Glycerol, a component of fats, is toxic to nerve fibres when in direct contact with them, so injections can be used to gradually damage the nerve, preventing the transmission of pain.
It normally takes around an hour, during which you are awake but heavily sedated. The cheek is numbed with local anaesthetic and a hollow needle is then guided into position at the trigeminal ganglion. After checking the position of the needle with an X-ray, dye is injected into the pea-sized cavity around the ganglion to establish the amount of glycerol needed for the procedure, generally with the patient sitting upright.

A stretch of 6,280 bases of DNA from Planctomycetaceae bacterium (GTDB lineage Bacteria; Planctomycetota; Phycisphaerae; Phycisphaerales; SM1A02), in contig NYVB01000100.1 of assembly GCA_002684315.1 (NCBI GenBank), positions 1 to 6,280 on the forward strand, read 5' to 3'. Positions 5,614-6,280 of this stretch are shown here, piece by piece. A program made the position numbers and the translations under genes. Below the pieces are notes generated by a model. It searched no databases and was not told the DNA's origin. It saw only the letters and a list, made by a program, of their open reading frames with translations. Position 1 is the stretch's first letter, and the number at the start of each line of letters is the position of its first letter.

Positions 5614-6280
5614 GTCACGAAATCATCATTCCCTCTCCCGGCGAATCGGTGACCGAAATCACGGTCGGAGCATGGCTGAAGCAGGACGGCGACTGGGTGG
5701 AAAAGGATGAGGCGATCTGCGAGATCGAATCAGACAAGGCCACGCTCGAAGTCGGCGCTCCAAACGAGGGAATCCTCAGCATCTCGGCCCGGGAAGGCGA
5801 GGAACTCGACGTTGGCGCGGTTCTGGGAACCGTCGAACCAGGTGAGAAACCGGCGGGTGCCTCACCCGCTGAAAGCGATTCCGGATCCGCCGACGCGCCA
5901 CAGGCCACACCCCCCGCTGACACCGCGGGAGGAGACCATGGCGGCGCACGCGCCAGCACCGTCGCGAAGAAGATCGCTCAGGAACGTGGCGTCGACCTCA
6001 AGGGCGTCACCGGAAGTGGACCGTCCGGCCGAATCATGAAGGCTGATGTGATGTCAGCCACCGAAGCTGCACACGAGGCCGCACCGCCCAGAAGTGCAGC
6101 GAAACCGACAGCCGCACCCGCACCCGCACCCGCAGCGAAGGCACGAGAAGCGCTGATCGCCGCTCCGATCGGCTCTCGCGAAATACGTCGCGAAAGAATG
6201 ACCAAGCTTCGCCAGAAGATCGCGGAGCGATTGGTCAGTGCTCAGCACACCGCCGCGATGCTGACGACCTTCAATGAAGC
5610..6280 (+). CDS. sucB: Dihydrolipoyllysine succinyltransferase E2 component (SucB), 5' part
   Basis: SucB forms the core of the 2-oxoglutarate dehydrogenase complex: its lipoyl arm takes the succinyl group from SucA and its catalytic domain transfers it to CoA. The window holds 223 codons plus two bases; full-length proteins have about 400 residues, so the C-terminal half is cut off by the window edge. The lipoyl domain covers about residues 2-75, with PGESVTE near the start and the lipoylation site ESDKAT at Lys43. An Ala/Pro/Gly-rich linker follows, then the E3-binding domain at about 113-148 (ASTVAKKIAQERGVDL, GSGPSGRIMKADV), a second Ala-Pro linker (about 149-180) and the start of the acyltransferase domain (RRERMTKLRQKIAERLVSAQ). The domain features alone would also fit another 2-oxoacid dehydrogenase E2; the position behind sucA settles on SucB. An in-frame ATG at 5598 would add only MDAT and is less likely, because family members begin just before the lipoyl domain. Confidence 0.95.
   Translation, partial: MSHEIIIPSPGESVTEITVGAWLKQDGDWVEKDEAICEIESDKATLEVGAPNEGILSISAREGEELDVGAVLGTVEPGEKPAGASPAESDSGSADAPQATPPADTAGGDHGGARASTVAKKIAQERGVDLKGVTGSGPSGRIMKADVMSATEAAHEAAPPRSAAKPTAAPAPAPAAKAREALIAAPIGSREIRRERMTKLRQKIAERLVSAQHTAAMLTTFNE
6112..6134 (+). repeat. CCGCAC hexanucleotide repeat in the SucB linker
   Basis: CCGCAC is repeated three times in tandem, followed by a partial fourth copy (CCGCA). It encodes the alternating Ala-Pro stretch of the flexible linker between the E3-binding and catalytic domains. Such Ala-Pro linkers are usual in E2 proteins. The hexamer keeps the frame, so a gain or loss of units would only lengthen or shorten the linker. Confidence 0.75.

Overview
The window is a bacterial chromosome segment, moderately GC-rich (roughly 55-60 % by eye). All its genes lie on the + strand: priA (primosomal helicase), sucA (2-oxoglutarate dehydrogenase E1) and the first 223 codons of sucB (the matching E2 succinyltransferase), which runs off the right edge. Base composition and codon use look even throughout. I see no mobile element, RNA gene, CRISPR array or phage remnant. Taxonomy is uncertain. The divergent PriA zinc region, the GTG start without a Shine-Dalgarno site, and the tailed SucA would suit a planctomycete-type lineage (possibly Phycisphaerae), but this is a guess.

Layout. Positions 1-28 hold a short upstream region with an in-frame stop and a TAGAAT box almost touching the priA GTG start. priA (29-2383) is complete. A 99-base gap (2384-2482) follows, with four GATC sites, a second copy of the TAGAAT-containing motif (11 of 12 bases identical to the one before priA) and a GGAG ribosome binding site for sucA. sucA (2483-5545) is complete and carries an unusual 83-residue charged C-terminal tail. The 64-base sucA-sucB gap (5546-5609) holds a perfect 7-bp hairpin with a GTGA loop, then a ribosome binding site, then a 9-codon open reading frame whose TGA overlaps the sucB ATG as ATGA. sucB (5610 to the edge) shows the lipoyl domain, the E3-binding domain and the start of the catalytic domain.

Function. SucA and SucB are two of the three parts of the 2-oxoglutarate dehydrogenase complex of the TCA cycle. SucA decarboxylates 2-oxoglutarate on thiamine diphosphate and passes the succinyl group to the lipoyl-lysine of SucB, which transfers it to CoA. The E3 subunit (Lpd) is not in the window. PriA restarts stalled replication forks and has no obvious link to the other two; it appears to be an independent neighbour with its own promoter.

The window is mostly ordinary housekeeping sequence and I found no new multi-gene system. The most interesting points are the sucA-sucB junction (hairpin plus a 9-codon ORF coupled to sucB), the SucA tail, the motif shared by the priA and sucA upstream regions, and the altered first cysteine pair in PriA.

Glycerol is then injected into the cavity, a process that is painful for several minutes. The glycerol gradually damages the nerve fibres enough to interfere with the pain signals.
You will be required to sit upright for a couple of hours after the procedure, to stop the glycerol draining out before it has had time to work. Most people can go home soon afterwards. Pain relief should follow in the days after the procedure, if not immediately.
It may take several days or even a week for pain relief to occur.
It is less effective for atypical TN cases and could even make neuropathic pain worse.